Ryan’s Case for Smiles is one of the few volunteer organizations dedicated solely to helping sick children cope with the stress of life-changing illnesses and injuries.
They provide children with decorative pillowcases that give them an emotional boost and remind them that they are not defined by their illness. This gives the kids a stress reliever and distraction. Distraction and hope improve the emotional well-being of the children and their families.
The organization was founded in 2007 by Cindy Kerr, who started making pillowcases more than a decade ago for her son Ryan Kerr to brighten up his hospital room and bring a smile to his face during his cancer treatments. He was diagnosed with osteosarcoma at the age of twelve. He battled through five cancer recurrences, 30 months of chemotherapy, 15 surgeries, the amputation of his right leg, and more than 150 days of physical therapy. But his illness never slowed him down. He loved to challenge himself and master new skills as much as possible. During his struggles, he managed to stay involved in his studies to graduate from high school, and spend time with his friends.
As Ryan Kerr’s battle with cancer came to an end, his legacy lives on in Ryan’s Case for Smiles.
There are over 120 chapters full of volunteers. And these chapters realize that hospitalization can be a tough experience for a child, especially those with cancer and life-changing diseases. Their goal is to help these children feel better or heal.
Mid-Missouri has its own branch hosted by Ginger Beasley, who tries to serve between the larger branches in Kansas City, St. Louis and Springfield.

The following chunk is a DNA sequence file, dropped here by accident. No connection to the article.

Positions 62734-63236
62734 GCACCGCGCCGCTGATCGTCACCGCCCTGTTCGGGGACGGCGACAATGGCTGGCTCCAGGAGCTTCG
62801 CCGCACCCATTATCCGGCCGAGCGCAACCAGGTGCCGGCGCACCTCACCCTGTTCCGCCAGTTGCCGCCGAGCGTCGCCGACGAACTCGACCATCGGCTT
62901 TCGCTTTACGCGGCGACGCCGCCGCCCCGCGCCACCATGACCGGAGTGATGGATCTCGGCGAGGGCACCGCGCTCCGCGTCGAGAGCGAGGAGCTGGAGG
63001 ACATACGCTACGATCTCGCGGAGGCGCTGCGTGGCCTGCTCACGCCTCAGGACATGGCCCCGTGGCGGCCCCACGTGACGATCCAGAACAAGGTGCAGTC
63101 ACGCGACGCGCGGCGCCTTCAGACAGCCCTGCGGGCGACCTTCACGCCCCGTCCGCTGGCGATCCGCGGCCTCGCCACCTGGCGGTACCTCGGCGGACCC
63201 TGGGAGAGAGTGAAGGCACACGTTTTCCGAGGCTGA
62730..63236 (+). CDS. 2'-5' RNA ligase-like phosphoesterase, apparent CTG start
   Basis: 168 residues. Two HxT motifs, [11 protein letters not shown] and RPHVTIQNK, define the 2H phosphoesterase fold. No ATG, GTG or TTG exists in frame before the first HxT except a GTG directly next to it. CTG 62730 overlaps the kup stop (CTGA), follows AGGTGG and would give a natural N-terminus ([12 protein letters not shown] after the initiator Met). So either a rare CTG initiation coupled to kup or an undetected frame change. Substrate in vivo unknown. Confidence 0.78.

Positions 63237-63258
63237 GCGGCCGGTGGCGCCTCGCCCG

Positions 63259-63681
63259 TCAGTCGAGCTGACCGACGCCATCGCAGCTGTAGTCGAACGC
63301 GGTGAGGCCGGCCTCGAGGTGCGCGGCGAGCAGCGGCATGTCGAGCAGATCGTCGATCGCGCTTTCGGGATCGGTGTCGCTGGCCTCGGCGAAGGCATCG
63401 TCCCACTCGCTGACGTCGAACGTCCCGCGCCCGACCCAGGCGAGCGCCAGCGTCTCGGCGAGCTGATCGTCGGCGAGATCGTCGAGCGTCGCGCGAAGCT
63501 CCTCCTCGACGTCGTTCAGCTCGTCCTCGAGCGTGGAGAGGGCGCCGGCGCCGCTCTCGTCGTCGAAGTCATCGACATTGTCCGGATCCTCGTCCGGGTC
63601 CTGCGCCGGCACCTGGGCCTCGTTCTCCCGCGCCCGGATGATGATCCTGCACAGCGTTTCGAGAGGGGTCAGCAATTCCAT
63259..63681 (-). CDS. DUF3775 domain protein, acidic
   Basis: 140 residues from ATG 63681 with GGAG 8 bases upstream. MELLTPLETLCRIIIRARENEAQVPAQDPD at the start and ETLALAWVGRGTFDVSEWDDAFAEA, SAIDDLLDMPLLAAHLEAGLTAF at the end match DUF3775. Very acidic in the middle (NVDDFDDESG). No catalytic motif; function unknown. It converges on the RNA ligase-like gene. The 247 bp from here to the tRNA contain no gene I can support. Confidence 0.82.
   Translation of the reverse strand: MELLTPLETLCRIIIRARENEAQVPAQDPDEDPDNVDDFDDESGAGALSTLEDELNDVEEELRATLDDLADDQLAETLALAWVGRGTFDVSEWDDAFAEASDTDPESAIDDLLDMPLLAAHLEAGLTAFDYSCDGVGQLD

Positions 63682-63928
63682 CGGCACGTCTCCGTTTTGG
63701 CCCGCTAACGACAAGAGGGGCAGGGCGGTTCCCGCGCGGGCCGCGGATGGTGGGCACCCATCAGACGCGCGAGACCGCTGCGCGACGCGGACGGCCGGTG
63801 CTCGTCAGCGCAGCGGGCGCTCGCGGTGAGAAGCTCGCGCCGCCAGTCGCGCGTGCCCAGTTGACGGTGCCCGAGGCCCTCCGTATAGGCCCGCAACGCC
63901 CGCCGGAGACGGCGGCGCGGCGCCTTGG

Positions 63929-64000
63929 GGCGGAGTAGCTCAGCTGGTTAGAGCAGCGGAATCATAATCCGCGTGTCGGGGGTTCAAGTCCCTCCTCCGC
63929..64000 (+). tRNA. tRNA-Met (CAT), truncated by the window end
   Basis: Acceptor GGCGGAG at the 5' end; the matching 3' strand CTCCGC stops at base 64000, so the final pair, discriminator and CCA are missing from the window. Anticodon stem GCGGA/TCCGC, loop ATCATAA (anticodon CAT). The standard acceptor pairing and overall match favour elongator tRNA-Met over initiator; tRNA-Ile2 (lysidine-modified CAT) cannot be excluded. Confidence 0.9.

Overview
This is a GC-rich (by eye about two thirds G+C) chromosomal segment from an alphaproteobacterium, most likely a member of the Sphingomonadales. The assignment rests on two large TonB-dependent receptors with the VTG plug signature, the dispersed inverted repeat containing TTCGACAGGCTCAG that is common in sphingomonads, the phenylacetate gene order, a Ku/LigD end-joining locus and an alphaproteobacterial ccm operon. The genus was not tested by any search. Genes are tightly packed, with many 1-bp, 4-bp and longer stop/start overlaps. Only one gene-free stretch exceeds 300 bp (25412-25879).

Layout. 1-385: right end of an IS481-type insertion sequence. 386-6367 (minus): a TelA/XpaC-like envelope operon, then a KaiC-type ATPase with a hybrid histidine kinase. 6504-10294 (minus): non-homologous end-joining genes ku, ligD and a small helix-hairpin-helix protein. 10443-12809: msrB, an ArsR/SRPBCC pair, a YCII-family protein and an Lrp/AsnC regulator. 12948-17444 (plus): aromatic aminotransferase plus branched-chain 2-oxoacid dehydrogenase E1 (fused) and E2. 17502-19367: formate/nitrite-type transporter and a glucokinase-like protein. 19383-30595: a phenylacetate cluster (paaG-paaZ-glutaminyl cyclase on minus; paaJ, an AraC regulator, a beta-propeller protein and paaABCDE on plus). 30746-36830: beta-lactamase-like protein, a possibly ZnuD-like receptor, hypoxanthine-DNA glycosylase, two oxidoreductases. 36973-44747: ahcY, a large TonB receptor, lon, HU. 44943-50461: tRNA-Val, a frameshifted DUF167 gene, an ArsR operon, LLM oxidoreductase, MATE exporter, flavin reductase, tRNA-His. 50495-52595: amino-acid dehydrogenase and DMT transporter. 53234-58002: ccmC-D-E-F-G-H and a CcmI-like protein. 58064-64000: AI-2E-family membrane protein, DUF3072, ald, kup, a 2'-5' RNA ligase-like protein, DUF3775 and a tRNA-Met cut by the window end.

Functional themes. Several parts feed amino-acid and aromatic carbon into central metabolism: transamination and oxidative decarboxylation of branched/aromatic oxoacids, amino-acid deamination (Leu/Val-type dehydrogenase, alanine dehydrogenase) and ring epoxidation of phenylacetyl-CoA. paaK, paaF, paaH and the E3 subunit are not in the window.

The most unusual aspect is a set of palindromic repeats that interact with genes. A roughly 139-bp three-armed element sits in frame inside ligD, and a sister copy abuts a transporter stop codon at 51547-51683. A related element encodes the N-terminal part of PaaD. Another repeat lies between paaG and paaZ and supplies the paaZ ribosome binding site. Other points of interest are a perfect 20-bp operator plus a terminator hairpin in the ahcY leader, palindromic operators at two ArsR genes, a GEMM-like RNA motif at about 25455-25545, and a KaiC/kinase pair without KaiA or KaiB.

During their workshop Thursday at Rooster Creek Company, volunteers made 250 pillowcases with the goal of finishing 250 more.
“We like to think we’re putting smiles on kids’ faces,” says Mid-Missouri coordinator Ginger Beasley.
Rooster Creek Company donated over 500 yards of printed, colorful fabric for volunteers to use to make all the pillowcases.
“My whole life has been devoted to children,” says volunteer Susan Rehagen. “I’ve been a teacher since I was 20 years old, was involved in education as a teacher and principal and this is just one of the things we can do for kids to brighten them up. Sewing is a skill I’ve had since I nine was years old and this is a good way to use it. I’ve been retired for about 20 years and this is also a way to keep in touch with people.”
When it comes to their process, volunteers make sure to use clean hands, wash the pillowcases or fabric in unscented detergent and do not use dryer sheets, put the cases in Ziploc bags and send them to the hospital. They do it this way to ensure the safety of the children they will receive.
“Choosing the pillowcase is the only thing the child has control over, so it raises the spirits,” says Rooster Creek Company owner Teresa Cuno.
For more information on how to get involved or for more information, visit www.caseforsmiles.org